As everyone is aware, late on June 22, the President issued a new proclamation suspending the entry for certain foreign nationals seeking to enter the U.S. on H-1B, H-2B, J-1, and L-1 visas (and applicable dependents such as H-4 and L-2). While we do not believe that this proclamation will have the intended effect of freeing up jobs for U.S. workers, we do believe that the effect will be limited to those in specific situations.
The Executive Proclamation applies only to those outside the U.S. on the effective date (12:01 am on June 24, 2020). Any foreign national currently in the U.S. will not be affected by this proclamation, either for current application or future extensions or visas at the U.S. consulate. We expect the main group that will be impacted is H-1B CAP cases filed as Consular cases. They will not be able to enter the U.S. until next year regardless of approval and visa period. H-1B CAP cases filed as a Change of Status in the US will not be affected.
Even if a person is outside the U.S, the Executive Proclamation applies only if the person does not already have a valid visa on the effective date or a valid travel document. Those with a visa stamping currently in their passport may continue to use it to enter the U.S. as normal. However, we caution to be prepared if traveling in the U.S. as there will be additional review by the officer to determine whether a person is exempt from the Proclamation.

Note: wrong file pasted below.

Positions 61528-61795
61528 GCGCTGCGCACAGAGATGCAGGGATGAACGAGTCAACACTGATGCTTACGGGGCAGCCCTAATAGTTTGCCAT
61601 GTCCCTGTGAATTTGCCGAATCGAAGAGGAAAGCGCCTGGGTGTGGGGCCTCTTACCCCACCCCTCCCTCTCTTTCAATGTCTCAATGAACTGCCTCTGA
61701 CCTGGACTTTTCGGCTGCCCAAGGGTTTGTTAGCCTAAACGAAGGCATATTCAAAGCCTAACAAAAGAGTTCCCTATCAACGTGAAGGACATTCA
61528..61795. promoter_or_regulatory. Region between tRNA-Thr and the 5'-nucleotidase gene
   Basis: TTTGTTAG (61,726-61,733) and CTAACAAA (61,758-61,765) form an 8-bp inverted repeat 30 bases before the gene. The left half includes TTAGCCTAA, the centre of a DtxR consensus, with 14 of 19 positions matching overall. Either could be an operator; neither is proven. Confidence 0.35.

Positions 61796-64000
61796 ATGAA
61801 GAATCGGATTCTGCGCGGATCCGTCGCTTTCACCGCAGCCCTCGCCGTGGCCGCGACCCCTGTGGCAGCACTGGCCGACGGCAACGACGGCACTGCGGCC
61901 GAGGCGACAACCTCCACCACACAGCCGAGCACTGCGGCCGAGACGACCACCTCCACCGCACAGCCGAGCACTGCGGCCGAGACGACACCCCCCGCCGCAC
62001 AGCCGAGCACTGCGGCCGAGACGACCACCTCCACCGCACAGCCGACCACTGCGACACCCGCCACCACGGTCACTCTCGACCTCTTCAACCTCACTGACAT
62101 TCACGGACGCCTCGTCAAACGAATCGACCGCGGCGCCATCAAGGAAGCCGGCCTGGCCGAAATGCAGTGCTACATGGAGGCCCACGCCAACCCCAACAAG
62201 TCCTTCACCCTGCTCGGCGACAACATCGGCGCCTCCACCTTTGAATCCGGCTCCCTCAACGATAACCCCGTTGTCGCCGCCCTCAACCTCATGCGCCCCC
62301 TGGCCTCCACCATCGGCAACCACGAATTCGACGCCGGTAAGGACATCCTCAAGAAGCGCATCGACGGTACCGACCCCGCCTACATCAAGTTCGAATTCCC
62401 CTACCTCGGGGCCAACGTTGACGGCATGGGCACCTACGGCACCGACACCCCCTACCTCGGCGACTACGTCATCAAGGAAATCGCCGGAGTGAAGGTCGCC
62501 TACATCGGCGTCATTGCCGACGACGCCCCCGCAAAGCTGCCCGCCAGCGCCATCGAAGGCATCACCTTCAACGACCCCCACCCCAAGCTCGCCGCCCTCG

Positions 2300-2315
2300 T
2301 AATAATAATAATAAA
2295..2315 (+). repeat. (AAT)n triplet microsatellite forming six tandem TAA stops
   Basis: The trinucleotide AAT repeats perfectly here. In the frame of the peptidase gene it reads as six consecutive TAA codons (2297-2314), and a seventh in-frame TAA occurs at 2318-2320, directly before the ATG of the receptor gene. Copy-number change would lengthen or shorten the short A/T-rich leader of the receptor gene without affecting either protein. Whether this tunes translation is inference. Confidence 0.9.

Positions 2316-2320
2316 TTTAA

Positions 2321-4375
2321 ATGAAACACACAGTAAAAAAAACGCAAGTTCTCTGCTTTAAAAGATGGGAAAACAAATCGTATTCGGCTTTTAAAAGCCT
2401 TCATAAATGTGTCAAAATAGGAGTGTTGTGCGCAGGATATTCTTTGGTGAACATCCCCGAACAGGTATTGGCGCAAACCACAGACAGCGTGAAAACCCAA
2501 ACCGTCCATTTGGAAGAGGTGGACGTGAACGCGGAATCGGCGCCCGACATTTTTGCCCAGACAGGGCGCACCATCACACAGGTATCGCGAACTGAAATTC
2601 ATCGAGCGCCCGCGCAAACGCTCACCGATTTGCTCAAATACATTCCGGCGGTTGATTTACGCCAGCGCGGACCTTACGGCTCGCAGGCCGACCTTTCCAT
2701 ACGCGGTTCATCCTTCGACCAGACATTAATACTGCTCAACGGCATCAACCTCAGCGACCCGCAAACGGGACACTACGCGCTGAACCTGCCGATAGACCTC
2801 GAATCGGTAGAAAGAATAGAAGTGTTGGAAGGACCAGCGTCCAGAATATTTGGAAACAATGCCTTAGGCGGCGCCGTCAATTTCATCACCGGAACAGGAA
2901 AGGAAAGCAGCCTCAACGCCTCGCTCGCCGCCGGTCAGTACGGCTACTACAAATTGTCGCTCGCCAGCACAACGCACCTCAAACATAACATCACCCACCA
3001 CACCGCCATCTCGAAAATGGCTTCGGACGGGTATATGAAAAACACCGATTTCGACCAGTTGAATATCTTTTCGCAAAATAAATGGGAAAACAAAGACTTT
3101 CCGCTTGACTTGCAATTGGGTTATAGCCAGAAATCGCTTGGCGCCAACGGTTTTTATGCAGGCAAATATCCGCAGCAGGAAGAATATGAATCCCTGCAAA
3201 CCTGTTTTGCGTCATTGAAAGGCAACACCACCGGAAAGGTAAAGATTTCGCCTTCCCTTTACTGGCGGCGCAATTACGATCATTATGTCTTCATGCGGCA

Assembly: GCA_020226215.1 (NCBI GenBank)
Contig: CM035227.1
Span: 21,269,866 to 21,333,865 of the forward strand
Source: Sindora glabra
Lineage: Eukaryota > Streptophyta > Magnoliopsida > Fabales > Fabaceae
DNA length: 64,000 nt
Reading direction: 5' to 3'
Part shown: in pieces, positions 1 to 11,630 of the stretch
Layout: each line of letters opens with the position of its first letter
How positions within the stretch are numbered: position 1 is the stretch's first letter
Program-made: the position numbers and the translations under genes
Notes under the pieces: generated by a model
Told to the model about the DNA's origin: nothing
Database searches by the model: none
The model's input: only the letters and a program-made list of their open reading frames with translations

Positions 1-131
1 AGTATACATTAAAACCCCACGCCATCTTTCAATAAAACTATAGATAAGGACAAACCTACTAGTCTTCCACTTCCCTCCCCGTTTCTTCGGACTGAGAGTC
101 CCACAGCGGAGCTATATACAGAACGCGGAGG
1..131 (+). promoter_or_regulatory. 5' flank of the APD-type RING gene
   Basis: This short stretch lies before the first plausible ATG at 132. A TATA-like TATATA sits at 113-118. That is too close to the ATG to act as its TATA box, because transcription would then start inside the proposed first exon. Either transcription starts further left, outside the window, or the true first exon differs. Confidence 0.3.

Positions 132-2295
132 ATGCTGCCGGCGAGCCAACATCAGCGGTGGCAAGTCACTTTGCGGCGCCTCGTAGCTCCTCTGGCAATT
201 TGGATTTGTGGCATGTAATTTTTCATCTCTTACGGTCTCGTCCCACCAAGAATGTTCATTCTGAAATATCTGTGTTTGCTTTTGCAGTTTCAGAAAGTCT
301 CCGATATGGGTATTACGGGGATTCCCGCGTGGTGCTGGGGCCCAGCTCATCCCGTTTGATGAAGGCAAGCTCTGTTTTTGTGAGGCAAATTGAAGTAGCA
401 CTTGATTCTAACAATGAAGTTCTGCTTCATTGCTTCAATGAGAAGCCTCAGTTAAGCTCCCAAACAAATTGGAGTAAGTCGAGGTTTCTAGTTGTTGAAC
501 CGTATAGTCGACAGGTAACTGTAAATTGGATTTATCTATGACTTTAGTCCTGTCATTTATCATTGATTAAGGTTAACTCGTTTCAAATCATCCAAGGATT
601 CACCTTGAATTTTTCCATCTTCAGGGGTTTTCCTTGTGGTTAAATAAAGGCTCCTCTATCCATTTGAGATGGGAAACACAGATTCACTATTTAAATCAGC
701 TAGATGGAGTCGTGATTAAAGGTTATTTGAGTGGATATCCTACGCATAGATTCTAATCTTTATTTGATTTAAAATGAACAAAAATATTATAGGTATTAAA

The J-1 restriction is limited to only interns, trainees, teachers, au pairs and camp counselors; it does not restrict entry for researchers, physicians or any other J-1 category.
As a result of the is order, anyone who is affected by the Executive Proclamation will be unable to obtain a visa unless they meet one of the exceptions which includes:
(1) any lawful permanent resident of the United States;
(2) any person who is the spouse or child, as defined in the Immigration and Nationality Ac;
(3) any person seeking to enter the United States to provide temporary labor or services essential to the United States food supply chain; and
(4) any person whose entry would be in the national interest as determined by the Secretary of State, the Secretary of Homeland Security, or their respective designees.
It is worth reemphasizing that visas not listed, such as E-1, E-2, E-3, O-1, P, TN (Canadian and Mexican), are not included and entry on these visas can continue as normal. Furthermore, the filing and processing of U.S. permanent resident applications (Application to Adjust Status) have not been impacted by this Proclamation. USCIS and DOL may continue to process such applications.
If you have questions about a specific scenario not covered above, please contact your HNM attorney. Stay safe.